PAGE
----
I've read a few reviews of this and I'm not sure about it. It does sound terribly depressing- like an Oprah book! I think a mature reader should read it not a younger one. YA marketing scares me. Parents might think it's a 'fairy tale' and not realize that it has such dark themes just because it is marketed as a 'young adult' book. Publishers should be clear on what that means because it might mean different things for different people. I think the same about the Twilight books. I see 11 yr olds with it and I wonder if their parents know what it's about.

Ana S. said...

I'd never hold someone's different opinion against them, I promise! Least of all a friend's *hug*

Also, I feel bad that my post might have mislead you, and I wanted to explain that I didn't mean to downplay how dark the book is (and I know you weren't saying I did). I actually picked it up unprepared myself: all I knew was that Neil Gaiman had recommended it, that it had a cool cover, and that it sort of retold Snow White & Rose Red. The first few chapters were quite a surprise, but instead of being shocked, I was actually glad that a book, especially a book marketed for teens, was willing to tackle sexual violence so honestly. I'm not saying this is the "right" reaction to have, of course, just that it was the one I had. I don't even quite know why, but I trusted the story from the very start. I trusted that those things weren't there just for shock value, I trusted it not to be Oprahish, and in the end I was rewarded.

So I guess that I didn't make it sound disturbing because to me it wasn't. It did have an emotional impact on me (I cried SO much while reading it. Including in public, because somehow I thought it would be a good idea to read it on a train. And it's not that I don't want people to see that a book can make me cry, but I dislike being stared at. And man, was I stared at), but it didn't shock me. It's possible that like Renay I have been desensitized. Also, Nick Hornby once said that being a parent changes the way you react to bad things happening to young people in stories...I wonder if that helps too. I bet that if I had daughters myself the book would have evoked a whole other set of emotions in me. And there's of course the fact that we all have different limits and different comfort zones, which is perfectly fine.

Anyway...I just wanted to explain :P

Michelle Fluttering Butterflies said...

You know, I've seen a ton of reviews of this book places, and I don't think I've read any of them fully. Until this one. I'd read the interview with the author over at books i done read, and it got me partially intrigued and at least clued me into some of the darker aspects of the book. It sounds interesting, especially after reading the stream of comments! I will look out for it!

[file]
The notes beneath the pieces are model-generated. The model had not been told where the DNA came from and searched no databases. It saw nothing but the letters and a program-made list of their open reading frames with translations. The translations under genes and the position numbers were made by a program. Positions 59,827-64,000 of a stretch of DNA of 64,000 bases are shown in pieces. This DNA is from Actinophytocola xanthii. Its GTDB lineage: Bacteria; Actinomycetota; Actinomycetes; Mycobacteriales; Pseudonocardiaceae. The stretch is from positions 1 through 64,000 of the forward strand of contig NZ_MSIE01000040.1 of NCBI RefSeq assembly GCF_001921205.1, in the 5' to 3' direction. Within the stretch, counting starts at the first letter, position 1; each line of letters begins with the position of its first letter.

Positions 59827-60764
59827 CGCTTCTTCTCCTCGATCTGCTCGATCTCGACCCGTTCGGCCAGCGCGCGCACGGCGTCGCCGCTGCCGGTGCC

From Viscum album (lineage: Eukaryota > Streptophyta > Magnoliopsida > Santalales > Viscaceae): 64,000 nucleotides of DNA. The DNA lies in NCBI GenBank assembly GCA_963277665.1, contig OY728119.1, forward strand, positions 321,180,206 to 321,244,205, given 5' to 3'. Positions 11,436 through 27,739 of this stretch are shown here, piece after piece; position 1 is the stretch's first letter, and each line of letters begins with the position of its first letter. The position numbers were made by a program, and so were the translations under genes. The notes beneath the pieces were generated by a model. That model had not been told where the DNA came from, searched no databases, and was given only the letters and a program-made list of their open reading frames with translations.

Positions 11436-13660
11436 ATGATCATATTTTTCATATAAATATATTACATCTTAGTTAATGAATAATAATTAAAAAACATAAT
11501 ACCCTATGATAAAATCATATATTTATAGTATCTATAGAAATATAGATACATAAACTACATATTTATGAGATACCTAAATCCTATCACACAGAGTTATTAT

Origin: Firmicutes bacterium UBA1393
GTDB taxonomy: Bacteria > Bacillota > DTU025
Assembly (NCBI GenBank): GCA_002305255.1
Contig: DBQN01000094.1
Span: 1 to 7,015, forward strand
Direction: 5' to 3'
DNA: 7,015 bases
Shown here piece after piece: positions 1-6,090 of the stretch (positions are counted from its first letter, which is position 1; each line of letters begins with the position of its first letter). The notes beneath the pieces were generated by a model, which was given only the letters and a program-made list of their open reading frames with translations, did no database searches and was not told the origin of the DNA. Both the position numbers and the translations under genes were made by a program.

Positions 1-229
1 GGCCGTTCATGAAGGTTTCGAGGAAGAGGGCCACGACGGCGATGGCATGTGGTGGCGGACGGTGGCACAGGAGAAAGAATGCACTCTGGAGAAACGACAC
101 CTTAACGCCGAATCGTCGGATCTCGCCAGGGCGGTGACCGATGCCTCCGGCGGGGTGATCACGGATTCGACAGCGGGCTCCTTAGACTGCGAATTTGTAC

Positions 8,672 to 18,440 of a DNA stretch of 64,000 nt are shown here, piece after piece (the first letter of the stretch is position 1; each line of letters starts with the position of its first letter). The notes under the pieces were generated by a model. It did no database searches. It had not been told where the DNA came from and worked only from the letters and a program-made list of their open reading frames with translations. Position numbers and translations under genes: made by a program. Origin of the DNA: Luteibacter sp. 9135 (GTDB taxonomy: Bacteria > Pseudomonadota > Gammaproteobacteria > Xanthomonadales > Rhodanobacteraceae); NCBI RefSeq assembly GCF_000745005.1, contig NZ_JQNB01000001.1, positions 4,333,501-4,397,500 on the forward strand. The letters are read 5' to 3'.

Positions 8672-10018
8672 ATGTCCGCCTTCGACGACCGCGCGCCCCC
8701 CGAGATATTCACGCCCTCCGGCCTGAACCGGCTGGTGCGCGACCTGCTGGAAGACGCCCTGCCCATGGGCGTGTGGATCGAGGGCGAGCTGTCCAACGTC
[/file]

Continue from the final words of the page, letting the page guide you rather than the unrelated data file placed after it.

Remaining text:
Anonymous said...

Oh,me too...I read this for the Printz Project challenge quite awhile ago and hadn't the slightest idea what to say about it. I have so many conflicting feelings about it. Love...hate...I can't decide still.

samantha.1020 said...

Thanks for sharing your honest thoughts on this one Stephanie. I'm not sure if I will like it or not but I think that I will still give it a try.

Stephanie said...

Nymeth - Please don't apologize!! I didn't mean to say you misled me. I can totally understand why you liked it.

But I think you might have hit the nail on the head with the kids thing. I know that I have changed alot since I've had kids. Probably not as much as some people. But having daughters has made me a different person. And reading stories about little girls getting abused is harder than it used to be. Honestly, if I read this book 10 years ago, I might have had a totally different outlook on it.

Again, don't apologize. I hold your opinion on books extremely high. Higher than almost anyone I know!! (of course, you DID like Sons & Lovers!!)

Janssen said...

Yikes. . . doesn't sound like something I'll be reading, that's for sure.

Anonymous said...

I haven't read this yet but am hoping I will fall into the love it category. It's a shame you didn't like it, hopefully you will get more out of your next read.

Kailana said...

I really need to read this and see what I think, but I haven't got around to it yet!

Susan said...

I took this out of the library, but it had to go back before I could read it. I do want to read it! But given the nature of the content, I know I have to wait until I'm in the mood - can handle that darkness, otherwise I know I'll get mad at the book. And yet, Nymeth did love it, so I know it will be good somehow too! I really appreciate your honest review, Stephanie, and I love this debate that followed!